Researchers from ICFO and Yale have used graphene to efficiently detect mid-infrared light at room temperature and convert it into electricity. Detecting infrared light is of major importance for current applications in spectroscopy, materials processing, chemical, bio-molecular and environmental sensing, security and industry since the mid-infrared spectral region is the range where characteristic vibrational transitions and rotational excitations of many important molecules occur.
These vibrational and rotational excitations of many molecules, including hazardous and biological molecules, have frequencies that are found in the mid-infrared, which can be monitored by observing the absorption of light in this specific spectral range. However, currently available mid-infrared detectors are very inefficient, except those that can operate at cryogenic temperatures, because they incorporate superconducting elements. Thus, this low temperature limitation is a major drawback in having detectors integrated in devices for consumer products.
Now, ICFO researcher Renwen Yu, led by ICREA Prof. at ICFO Javier García de Abajo, in collaboration with Prof. Fengnian Xia’s group Yale University, have demonstrated that graphene can be used to fabricate very efficient mid-infrared detectors operating at room temperature.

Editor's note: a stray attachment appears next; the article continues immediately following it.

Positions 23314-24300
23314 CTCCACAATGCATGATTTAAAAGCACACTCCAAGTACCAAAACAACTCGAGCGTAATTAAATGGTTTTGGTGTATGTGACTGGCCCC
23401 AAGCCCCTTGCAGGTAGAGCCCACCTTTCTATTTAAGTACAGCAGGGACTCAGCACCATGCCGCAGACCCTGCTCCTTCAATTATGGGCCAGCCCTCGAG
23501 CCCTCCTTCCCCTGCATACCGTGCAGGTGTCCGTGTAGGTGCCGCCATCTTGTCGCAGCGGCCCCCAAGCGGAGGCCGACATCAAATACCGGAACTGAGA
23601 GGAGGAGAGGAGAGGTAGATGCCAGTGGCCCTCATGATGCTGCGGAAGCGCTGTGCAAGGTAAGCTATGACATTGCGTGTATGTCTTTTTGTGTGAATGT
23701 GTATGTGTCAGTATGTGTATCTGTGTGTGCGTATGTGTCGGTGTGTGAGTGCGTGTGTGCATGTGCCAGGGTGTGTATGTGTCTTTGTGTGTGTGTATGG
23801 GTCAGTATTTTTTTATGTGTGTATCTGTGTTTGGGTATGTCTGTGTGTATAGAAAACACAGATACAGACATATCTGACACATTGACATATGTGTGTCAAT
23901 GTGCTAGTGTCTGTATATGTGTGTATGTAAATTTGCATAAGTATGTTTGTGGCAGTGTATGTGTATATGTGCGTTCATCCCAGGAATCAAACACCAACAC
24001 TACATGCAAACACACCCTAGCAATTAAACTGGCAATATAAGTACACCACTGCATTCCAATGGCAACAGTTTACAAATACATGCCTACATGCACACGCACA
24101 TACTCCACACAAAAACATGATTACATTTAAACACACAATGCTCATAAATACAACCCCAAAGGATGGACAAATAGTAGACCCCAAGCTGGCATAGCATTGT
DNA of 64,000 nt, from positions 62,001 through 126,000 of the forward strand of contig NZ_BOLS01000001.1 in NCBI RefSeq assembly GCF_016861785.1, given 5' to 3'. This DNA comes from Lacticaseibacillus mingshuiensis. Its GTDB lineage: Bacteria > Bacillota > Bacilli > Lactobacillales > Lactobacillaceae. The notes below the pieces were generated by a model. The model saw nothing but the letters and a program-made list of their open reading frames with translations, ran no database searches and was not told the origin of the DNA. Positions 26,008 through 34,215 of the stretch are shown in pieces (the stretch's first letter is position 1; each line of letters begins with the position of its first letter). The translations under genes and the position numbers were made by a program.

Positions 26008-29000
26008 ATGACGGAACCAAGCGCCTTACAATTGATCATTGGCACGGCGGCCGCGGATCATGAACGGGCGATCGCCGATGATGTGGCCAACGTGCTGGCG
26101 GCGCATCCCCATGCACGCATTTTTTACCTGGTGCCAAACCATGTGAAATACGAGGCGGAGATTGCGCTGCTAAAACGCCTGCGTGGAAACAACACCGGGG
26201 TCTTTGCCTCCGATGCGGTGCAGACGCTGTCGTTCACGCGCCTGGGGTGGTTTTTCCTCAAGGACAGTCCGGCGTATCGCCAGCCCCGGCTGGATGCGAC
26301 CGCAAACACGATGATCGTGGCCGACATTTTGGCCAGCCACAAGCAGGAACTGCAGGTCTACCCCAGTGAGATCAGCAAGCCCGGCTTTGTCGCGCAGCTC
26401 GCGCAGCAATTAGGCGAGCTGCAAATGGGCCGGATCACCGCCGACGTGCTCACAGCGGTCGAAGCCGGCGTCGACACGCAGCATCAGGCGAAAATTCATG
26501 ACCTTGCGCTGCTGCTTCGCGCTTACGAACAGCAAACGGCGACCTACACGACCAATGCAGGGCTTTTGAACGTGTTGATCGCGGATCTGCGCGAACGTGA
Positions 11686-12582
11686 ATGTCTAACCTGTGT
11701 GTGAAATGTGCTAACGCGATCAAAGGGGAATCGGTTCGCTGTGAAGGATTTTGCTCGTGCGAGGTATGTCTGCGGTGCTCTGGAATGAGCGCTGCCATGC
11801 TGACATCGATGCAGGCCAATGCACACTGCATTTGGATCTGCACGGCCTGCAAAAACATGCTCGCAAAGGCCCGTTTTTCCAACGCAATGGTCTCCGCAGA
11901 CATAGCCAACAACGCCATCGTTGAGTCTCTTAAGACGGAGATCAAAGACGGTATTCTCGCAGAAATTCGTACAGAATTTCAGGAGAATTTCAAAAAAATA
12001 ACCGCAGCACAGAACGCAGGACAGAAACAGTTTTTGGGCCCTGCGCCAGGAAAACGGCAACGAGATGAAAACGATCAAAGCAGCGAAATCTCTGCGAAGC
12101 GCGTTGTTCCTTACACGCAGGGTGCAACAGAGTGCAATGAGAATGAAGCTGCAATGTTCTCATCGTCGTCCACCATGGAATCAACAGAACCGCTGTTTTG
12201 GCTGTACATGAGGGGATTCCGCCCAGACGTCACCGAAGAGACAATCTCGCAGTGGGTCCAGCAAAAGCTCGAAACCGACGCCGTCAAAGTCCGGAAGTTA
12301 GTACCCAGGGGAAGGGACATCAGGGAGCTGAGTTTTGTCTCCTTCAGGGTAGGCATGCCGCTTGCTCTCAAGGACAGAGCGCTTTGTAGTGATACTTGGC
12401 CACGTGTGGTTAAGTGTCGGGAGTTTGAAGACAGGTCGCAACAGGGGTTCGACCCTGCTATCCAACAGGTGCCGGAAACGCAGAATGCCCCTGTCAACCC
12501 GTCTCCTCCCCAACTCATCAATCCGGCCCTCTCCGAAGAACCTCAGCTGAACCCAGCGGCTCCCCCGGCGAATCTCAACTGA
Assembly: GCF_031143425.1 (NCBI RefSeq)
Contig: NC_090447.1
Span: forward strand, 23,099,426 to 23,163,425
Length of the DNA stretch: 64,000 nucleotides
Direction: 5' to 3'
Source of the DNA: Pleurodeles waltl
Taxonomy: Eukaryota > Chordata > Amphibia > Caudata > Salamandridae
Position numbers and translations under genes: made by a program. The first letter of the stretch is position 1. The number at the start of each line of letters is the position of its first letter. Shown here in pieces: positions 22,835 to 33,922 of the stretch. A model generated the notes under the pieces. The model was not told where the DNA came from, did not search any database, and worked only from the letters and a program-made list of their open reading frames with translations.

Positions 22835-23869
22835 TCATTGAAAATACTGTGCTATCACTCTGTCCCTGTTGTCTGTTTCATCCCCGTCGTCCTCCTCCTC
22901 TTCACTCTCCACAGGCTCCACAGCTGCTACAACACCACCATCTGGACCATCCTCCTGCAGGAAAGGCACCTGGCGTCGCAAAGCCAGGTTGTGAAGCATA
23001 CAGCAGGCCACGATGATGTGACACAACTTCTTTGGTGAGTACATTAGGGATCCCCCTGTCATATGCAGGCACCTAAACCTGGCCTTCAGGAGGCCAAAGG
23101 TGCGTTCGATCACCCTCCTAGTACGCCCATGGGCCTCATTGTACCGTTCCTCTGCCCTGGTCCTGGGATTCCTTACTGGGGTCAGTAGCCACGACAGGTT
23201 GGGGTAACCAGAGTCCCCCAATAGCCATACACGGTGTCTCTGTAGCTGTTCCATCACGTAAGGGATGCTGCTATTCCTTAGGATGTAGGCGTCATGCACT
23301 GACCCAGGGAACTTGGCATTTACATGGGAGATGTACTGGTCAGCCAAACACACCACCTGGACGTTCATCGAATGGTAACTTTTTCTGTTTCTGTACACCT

The researchers have proposed and experimentally demonstrated that the collective oscillations of charge carriers – known as graphene plasmons — are capable of boosting the sensitivity by making use of the resonant coupling between mid-infrared light and those plasmons.
In their study, the team fabricated a device on a CVD graphene wafer composed of graphene-disk plasmonic resonators connected by quasi-1D graphene nanoribbons. They then shined mid-infrared light (12,2 m wavelength) onto the setup and observed the excitation and high room-temperature absorption of IR plasmons on the surface of the graphene resonators and nanoribbons. They also observed that, thanks to the graphene nanostructures, the absorption of light that was being converted into an electrical responsivity was strongly linked to the level of the plasmonic absorption, with response times enabling detection at GHz speeds.
The results of this study show graphene to be an excellent material for ultrafast conversion of light to electrical signals at room temperature, triggering the development of very small-sized detectors that could be easily integrated into high-resolution mid-infrared cameras or high density integrated infrared photonic circuits aimed for applications such as security, bioassays or air quality monitoring, among others.